If you drive a car, use public transportation, rent a place, watch TV, take out the trash, get paid in euros, or use the post office in Germany, there are changes that can affect all expats and travelers. We’ll start with one of the more bizarre things that the new year introduced to German law and life (and it’s not the precipitous fall of the euro). Continue reading

How being an Expat has made me a Better Canadian

It seems that every year, as I am doing the last minute prepping for our upcoming move back to Europe (Hamburg, Germany this time around), I get that same sad, longing feeling.  Over the years of my on-again-off-again expat life, I have grown ever more fond of my home country, Canada, making leaving it each summer for the next hockey season, harder and harder. This is not to say that I am not also in love with life in Germany and Switzerland, but more so that being an expat has really made me appreciate being Canadian.

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An Expensive Lesson in the Laws of the Land

For most of my first year in Germany I didn’t drive.  I come from a small Canadian city with no major highways, and so the thought of the autobahn seriously freaked me out.  I was, and remain, very surprised at how easy it was for my husband to simply turn in his Canadian license for a German one (which appears never to expire), to be handed a company car, and to then just be on his way.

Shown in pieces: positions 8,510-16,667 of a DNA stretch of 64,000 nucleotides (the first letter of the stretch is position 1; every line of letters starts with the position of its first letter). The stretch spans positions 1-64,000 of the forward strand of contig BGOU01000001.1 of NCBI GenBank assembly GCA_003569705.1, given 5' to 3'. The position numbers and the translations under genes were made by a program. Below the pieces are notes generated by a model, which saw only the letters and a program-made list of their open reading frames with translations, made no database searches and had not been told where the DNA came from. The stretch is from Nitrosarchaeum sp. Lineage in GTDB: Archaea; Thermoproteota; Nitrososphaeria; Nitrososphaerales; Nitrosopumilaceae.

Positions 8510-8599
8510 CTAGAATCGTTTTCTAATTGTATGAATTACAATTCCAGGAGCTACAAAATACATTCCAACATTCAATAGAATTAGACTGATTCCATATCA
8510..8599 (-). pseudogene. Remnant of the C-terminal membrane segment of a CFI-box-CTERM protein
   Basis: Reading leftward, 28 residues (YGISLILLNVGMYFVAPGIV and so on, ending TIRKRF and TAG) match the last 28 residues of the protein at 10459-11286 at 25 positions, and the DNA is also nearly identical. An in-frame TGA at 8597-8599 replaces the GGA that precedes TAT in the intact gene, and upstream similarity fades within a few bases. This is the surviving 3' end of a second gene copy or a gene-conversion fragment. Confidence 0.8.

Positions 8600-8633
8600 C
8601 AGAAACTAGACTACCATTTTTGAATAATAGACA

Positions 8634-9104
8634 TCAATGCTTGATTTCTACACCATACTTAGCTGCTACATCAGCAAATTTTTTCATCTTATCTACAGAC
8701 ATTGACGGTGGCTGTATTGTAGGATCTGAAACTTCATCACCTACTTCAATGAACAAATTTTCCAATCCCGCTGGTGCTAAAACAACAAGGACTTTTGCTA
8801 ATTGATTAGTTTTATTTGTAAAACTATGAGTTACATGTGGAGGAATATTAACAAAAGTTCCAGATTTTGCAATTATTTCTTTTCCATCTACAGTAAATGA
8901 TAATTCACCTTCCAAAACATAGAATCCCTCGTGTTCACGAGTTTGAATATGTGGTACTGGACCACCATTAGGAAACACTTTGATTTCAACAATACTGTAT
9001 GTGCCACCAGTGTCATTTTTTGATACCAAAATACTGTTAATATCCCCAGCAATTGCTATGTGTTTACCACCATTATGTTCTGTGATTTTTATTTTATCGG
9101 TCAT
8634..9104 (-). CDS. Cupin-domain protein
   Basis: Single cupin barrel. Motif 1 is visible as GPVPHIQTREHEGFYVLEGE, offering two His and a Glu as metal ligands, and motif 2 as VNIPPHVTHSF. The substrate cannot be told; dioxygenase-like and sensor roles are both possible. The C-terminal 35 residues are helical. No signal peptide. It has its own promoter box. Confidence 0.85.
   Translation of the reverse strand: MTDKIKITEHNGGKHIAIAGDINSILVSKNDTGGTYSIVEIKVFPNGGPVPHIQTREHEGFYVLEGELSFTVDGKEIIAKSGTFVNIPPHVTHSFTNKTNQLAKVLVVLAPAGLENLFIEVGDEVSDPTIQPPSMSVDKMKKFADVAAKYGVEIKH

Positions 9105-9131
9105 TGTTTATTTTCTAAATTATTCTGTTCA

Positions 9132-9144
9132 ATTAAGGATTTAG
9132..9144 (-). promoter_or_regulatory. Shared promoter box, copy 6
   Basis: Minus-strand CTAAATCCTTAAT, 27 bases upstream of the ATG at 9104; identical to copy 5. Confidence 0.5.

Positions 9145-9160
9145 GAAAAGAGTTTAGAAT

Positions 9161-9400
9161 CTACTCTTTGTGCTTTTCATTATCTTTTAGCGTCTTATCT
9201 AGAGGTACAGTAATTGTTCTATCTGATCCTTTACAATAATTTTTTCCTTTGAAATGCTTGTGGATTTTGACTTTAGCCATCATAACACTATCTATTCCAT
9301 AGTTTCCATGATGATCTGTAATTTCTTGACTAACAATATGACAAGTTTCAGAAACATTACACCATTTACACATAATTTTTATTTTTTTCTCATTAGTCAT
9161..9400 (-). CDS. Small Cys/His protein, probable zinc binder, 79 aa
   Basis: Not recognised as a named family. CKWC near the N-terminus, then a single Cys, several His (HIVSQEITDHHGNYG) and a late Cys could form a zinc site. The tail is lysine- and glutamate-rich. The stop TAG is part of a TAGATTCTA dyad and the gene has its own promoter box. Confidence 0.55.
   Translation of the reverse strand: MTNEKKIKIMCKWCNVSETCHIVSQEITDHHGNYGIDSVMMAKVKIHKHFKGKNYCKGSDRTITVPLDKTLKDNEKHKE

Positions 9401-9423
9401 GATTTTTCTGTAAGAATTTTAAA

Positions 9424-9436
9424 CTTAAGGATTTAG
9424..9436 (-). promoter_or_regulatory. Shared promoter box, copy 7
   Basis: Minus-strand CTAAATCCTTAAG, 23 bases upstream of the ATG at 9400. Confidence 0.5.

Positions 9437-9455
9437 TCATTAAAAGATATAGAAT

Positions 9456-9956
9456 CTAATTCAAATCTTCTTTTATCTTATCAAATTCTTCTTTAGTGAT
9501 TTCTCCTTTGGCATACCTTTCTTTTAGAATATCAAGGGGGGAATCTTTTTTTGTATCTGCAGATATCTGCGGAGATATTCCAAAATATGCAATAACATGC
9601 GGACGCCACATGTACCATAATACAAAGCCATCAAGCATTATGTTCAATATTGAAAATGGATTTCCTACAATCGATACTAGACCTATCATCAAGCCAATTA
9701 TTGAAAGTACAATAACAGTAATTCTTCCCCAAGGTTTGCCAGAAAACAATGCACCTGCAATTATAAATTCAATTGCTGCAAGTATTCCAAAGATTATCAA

Sure, GPS is a miracle for those of us who need to navigate to work that first day, or to the nearest food market for the first time, but such technology has yet to explain to me what the yellow diamond sign means, what the white squiggly line on the road means, and what I am supposed to do when someone is riding a horse in front of me.  Many expats, like my husband, cope with various expat situations, like driving, by relying on observation, common sense, and hoping for the best.  I offer a cautionary tale however, of common sense, and how it may not always be your most reliable guide.

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A Blog on Booze